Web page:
On June 4, 1989, the Chinese Communist Party (CCP) regime sent its army in to suppress peacefully protesting students and other citizens, a move that sent shockwaves around the world and came to be known at the June 4 Incident, or Tiananmen Square Massacre. Although 23 years have passed since those events took place, memories of what happened have not faded, except in China itself. The Chinese government finds it difficult to understand why, so many years after the event, people around the world still cling to the issue. In fact, the reason is quite simple: When a government openly deploys armed forces to slaughter people in its own capital city, it has gone beyond humanity’s bottom line; it is a tyranny among tyrannies.
When it crushed the democracy movement, the Chinese government challenged not just the Chinese people, but the basic dignity and ground rules of the whole human race. If such behavior is tolerated, social order cannot be maintained. That is the main reason why the June 4 events marked out the Chinese Communist Party (CCP) as an enemy of humanity.
Western countries may do business with Beijing and show it feigned courtesy, but in their hearts they still regard China’s rulers as barbarians.
People around the world have, for many years, been calling for the events of June 4 to be reassessed and for those involved in the 1989 democracy movement to be rehabilitated. However, things have moved on and perhaps now it would be more fitting to call for the official verdict on June 4 to be overturned. The difference is that rehabilitation would have to be done by the CCP, whereas overturning the verdict would be a decision made by ordinary people and facilitated by objective developments.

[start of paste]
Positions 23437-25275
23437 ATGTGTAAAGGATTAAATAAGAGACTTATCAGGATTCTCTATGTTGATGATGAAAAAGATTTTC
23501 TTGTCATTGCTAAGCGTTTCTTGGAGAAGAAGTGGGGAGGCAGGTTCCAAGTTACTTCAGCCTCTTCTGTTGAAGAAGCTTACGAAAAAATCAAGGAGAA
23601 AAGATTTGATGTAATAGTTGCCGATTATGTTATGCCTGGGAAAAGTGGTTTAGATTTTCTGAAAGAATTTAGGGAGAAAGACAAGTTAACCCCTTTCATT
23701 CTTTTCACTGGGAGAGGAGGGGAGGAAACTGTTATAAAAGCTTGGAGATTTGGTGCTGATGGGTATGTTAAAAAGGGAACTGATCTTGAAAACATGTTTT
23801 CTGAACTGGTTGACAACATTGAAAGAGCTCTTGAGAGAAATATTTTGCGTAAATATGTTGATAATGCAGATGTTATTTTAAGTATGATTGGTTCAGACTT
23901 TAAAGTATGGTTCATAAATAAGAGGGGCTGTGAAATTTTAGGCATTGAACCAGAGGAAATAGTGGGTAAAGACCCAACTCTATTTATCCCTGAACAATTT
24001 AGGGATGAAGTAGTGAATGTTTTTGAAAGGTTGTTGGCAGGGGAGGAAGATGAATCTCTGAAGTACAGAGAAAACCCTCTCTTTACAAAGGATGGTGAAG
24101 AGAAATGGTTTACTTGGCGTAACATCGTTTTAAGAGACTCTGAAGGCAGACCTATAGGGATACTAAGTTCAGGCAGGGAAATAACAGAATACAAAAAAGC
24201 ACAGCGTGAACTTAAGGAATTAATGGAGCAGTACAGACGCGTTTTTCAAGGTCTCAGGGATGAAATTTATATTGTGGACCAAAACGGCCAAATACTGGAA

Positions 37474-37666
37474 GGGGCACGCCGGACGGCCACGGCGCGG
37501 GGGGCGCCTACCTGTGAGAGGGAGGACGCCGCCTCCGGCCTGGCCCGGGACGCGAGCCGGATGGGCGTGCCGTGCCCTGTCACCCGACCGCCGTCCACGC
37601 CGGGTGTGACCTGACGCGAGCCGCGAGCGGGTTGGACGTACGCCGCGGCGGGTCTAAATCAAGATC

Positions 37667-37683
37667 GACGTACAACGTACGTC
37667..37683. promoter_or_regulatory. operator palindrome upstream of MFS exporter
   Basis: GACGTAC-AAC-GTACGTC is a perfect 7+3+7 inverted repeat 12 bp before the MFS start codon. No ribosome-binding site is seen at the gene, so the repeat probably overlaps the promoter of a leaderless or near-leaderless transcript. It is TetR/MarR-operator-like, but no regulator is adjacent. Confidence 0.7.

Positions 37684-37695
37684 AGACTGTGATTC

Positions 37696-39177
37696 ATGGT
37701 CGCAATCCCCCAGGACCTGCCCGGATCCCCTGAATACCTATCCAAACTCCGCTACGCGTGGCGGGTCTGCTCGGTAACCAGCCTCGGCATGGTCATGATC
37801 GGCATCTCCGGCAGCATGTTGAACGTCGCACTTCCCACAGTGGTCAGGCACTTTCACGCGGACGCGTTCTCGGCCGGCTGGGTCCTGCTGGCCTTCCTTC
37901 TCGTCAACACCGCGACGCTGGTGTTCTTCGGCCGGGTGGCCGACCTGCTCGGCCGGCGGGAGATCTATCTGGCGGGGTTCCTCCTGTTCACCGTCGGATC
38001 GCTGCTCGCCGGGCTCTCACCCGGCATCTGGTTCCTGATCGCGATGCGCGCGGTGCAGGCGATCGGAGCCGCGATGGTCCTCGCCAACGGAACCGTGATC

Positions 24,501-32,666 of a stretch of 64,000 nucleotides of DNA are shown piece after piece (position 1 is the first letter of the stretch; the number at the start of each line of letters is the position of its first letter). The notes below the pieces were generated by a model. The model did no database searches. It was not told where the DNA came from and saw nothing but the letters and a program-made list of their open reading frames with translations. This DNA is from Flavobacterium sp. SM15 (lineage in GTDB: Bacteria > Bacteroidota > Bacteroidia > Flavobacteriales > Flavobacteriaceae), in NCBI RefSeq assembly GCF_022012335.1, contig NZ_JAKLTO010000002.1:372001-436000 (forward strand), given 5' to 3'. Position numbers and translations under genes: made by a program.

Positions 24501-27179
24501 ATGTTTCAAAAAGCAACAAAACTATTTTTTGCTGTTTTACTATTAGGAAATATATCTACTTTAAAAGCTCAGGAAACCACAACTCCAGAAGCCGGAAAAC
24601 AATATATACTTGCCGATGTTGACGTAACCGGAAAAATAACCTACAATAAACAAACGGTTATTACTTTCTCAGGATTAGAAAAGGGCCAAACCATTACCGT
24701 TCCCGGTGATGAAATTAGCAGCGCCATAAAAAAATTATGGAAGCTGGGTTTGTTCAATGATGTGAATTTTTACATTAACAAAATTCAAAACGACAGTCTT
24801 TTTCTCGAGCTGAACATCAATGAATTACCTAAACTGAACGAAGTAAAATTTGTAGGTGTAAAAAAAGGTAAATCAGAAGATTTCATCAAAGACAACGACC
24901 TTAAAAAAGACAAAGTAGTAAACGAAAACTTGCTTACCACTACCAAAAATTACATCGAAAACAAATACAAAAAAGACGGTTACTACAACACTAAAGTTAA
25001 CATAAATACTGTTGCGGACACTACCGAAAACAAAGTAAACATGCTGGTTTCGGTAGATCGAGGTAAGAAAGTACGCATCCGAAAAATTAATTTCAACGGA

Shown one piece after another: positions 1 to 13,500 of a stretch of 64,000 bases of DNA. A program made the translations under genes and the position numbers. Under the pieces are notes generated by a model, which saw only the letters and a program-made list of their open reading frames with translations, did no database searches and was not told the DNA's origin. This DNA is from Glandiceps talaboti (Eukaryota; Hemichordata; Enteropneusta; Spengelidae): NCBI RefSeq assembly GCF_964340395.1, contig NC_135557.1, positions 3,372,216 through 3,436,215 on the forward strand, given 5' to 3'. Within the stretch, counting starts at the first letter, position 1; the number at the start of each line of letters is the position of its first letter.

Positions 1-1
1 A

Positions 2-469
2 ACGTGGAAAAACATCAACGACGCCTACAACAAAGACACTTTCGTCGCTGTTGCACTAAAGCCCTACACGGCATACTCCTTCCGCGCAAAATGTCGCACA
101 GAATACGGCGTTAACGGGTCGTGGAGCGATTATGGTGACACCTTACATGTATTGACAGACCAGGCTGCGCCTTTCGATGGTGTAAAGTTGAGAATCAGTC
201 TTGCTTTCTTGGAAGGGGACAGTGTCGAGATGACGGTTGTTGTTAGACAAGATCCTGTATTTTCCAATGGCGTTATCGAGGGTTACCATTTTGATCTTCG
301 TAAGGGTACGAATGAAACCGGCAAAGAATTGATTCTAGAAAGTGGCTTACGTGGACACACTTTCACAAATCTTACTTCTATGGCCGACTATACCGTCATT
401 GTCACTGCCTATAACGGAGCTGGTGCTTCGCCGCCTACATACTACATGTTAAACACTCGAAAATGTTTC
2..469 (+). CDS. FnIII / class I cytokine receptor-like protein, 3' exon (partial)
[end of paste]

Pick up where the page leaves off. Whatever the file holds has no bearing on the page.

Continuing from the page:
Of course, if the CCP were to reassess June 4 of its own accord, that would doubtless be the best way of resolving the questions that surround the events, because it would allow society to pay the smallest price. Rumors have recently circulated that Chinese Premier Wen Jiabao (溫家寶) and other CCP figures have been talking among themselves about June 4, and these rumors have given people some hope that things might change. However, current indications are that the CCP is extremely unlikely to take the initiative in resolving the issue.
Although there is no evidence to confirm such reports at the moment, some things could be taken as grounds for assessing whether the CCP is getting ready to resolve the June 4 problem. For example, the authorities could allow exiled activists from the 1989 movement to return to China, or permit Chinese to discuss June 4 openly, or they could engage in collective dialogue with the Tiananmen Mothers, and so on. However, we have seen no change or progress whatsoever in these areas.
China’s process of reform and opening up has been going on for more than three decades and it has been accompanied by increasingly serious corruption. As a result, many possibilities for resolving political issues are impeded by concerns over economic interests. Even if individual leaders are willing to make a few changes, opposition from gigantic political interest groups is sure to prevent them from doing so. In view of this reality, any expectation that the CCP will take the initiative to reassess and rehabilitate June 4 is no more than an illusion.